NS&I unveils new market-leading rates on 'pensioner bonds'
National Savings and Investments has unveiled the rates for its new income bonds for over 65s – dubbed 'pensioner bonds' – before they go on sale in January 2015.
In his March Budget, chancellor George Osborne said the pensioner bonds would pay a rate of 2.8% for the one-year and 4% for the three-year bond before tax (2.24 and 3.2% after tax respectively). Tax will be deducted automatically at 20%, regardless of the individual's marginal rate.
The current market-leading rate for bonds is 1.85% for one year and 2.5% for three years.
By comparison, the NS&I Direct Isa pays 1.5%, equivalent to 1.87% for a basic rate taxpayer, 2.5% for a higher rate taxpayer and 2.72% for an additional rate taxpayer.
But Laith Khalaf, senior analyst at Hargreaves Lansdown, warns that switching out of your Isa to buy a pensioner bond may not necessarily be the best move.
"Taking money out of tax-free savings to put into taxable savings is counterintuitive. The tax benefits of an Isa are cumulative, so it will be a rare set of circumstances where this is a good thing for long-term savings.
"Withdrawing money from an Isa loses that Isa wrapper for good, and while interest rates within cash Isas look pretty unappealing right now, this won't be the case forever. Savers may also want to retain their Isa wrapper to move to a stocks and shares Isa at a later date, as their financial circumstances change."
Other potential drawbacks are that the NS&I bonds do not pay a regular income and cannot be held within an Isa.
Patrick Connolly, financial planner at Chase de Vere, says: "To be of most value, pensioner bonds would be allowed within a cash Isa and be capable of paying a monthly income, even if savers had to accept a slight lower interest rate in order to receive this. This would make them far more helpful for pensioners trying to generate income from their cash savings."
If you want to get in on this, you should act fast. Khalaf says: "There is a budget of £10 billion set aside for these bonds and given the expected interest rates and that these may be the only time these bonds are offered, I would expect them to sell out very quickly, within weeks rather than months."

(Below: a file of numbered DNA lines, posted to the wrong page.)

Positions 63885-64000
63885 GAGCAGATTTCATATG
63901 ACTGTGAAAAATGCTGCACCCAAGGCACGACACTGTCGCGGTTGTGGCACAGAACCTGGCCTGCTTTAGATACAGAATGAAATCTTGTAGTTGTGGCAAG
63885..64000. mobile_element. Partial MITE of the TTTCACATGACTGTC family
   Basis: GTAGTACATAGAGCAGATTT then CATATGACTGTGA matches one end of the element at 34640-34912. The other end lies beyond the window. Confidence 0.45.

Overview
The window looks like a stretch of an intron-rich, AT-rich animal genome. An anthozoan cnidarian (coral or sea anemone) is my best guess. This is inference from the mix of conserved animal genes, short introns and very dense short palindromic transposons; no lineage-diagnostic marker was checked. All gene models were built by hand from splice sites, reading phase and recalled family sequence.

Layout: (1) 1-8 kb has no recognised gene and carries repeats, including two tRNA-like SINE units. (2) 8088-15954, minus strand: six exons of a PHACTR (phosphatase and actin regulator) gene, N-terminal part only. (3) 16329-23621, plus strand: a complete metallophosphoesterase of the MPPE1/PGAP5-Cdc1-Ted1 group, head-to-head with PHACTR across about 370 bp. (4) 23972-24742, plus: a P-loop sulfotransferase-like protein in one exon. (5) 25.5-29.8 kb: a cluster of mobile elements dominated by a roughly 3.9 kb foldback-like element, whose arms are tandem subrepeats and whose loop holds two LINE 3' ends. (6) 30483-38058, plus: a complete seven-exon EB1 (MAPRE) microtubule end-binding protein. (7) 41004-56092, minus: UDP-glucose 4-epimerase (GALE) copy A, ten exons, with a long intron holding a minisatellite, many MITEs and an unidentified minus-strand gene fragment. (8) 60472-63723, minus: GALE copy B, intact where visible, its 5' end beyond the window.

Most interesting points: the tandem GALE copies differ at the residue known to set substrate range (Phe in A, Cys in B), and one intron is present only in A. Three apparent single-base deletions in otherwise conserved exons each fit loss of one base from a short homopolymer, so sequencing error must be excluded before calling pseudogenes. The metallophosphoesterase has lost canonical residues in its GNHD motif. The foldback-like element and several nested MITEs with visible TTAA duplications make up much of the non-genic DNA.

You can only put a total of £10,000 in each bond, or £20,000 if you take out a one-year and a three-year bond.
Caroline Abrahams, charity director at Age UK, says: "At this time of historically low interest rates, we welcome the recognition that most pensioners have limited or no opportunities to top up any savings. Yet in order to have a cushion against unexpected expenses such as repairing the boiler, savings need to keep up with inflation.
"We hope these pensioner bonds will help give older people in the UK, many of whom worry about making ends meet, a small amount of financial security."
This article was written for our sister website Money Observer
Invidivual Savings Accounts were introduced on 6 April 1999 to replace personal equity plans (PEPs) and tax-exempt special savings accounts (TESSAs) with one plan that covered both stockmarket and savings products, the returns from which are tax-exempt. The ISA is not in itself an investment product. Rather, it’s a tax-free “wrapper” in which you place investments and savings up to a specified annual allowance where the returns (capital growth, dividends, interest) are tax-exempt (you don’t have to declare ISAs and their contents on your tax return). However, any dividends are taxed within the investment, and that can’t be reclaimed.
An increase in the general level of prices that persists over a period of time. The inflation rate is a measure of the average change over a period, usually 12 months. If inflation is up 4%, this means the price of products and services is 4% higher than a year earlier, requiring we spend and extra 4% to buy the same things we bought 12 months ago and that any savings and investments must generate 4% (after any taxes) to keep pace with inflation. Since 2003, the Bank of England has used the consumer prices index (CPI) as its official measure of inflation (see also retail prices index).